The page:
For a reader who knows nothing at all about John Brown, this is a satisfactory but not altogether inspiring place to start.


A docudrama about the insurgent abolitionist John Brown (1800-1859).

With racial conflict once again occupying center stage in the national dialogue, the present day seems especially ripe for a fresh new biographical portrait of the anti-slavery agitator whose scorched-earth campaign in the late 1850s presaged and likely hastened the Civil War. Weaving historical record with his own imaginings of what Brown, his family, and others may have said 160 years ago, Karl, the author of a teen novel, The Toom County Mud Race (1992), chronicles Brown’s three-year war against slavery. He begins with the 1856 incident in which abolitionist Massachusetts senator Charles Sumner is beaten bloody in the Senate chamber by a South Carolina congressman, which serves as prelude to Brown’s battle that same year against pro-slavery forces trying to keep Kansas in their column. The book climaxes with the ill-fated 1859 raid on Harpers Ferry, Virginia, to initiate an armed slave uprising and concludes with Brown’s subsequent arrest, trial, and execution. Karl’s overall depiction of Brown is that of a ruminative, intensely religious family man whose conversation is all but overrun with references to the divine. (“Everything moves in sublime harmony in the government of God…Not so with us poor creatures.”) He is also shown to be remarkably composed in battle and quietly insistent in conversation with such eminences as his great ally Frederick Douglass, who warned him of trouble at Harpers Ferry. Such factors offer a needed corrective to past portraits of Brown tending to paint him as a wild-eyed and ruthless fanatic. The problem is that Karl bends so far backward toward straightforward characterization that he mutes, if not altogether loses, so much of what made Brown colorful and vivid. The result resembles nothing so much as a grown-up version of biographies written for teenagers in which fact and fiction uneasily coexist in a diorama of historical events where surfaces are easier to perceive than the substance behind them.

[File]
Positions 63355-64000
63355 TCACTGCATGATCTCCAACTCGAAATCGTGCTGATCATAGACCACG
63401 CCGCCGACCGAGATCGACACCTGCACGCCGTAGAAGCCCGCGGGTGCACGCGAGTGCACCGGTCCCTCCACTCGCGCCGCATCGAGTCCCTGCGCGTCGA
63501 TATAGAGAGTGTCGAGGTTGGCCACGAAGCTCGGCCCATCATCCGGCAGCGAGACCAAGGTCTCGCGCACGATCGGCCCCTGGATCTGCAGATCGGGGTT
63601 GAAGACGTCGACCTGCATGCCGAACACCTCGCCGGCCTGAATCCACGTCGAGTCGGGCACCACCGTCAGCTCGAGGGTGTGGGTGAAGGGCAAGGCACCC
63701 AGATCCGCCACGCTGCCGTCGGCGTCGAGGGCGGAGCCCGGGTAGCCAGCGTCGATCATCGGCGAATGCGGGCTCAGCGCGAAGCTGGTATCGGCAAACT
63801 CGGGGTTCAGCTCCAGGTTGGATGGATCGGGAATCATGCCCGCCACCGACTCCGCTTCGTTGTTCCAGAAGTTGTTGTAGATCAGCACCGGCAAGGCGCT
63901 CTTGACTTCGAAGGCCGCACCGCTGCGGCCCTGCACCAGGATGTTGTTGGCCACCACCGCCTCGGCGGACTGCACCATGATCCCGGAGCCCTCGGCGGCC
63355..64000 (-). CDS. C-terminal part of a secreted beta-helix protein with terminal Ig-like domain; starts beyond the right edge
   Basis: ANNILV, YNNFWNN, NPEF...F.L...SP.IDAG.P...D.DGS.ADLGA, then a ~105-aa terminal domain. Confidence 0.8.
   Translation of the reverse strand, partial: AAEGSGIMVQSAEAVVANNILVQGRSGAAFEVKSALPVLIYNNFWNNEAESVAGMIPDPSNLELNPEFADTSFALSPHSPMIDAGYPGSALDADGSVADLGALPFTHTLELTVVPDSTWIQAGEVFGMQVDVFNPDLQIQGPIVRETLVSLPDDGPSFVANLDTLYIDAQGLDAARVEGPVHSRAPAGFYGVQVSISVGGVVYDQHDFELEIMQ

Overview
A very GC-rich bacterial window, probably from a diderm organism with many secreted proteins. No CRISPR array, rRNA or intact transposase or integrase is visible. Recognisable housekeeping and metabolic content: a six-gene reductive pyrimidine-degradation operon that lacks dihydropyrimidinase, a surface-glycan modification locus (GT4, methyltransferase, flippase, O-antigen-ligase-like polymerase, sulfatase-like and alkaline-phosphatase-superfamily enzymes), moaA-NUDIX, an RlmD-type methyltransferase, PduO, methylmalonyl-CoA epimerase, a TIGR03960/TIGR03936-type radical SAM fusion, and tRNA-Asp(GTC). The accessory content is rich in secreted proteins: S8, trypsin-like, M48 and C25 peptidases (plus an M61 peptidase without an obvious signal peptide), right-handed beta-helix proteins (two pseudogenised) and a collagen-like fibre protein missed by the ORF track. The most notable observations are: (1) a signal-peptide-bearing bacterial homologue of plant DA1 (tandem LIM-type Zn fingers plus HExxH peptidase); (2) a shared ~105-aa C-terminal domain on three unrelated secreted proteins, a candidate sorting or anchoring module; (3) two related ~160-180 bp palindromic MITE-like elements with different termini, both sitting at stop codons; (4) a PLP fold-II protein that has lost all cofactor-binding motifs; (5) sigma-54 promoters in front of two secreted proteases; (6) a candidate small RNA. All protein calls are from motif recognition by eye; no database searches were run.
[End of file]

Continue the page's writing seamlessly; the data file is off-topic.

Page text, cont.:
For a reader who knows nothing at all about John Brown, this is a satisfactory but not altogether inspiring place to start.

Pub Date: Feb. 1, 2017

ISBN: 978-1-61373-633-3

Page Count: 336

Publisher: Chicago Review Press

Review Posted Online: Dec. 6, 2016

Kirkus Reviews Issue: Dec. 15, 2016

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Miller makes Homer pertinent to women facing 21st-century monsters.

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A retelling of ancient Greek lore gives exhilarating voice to a witch.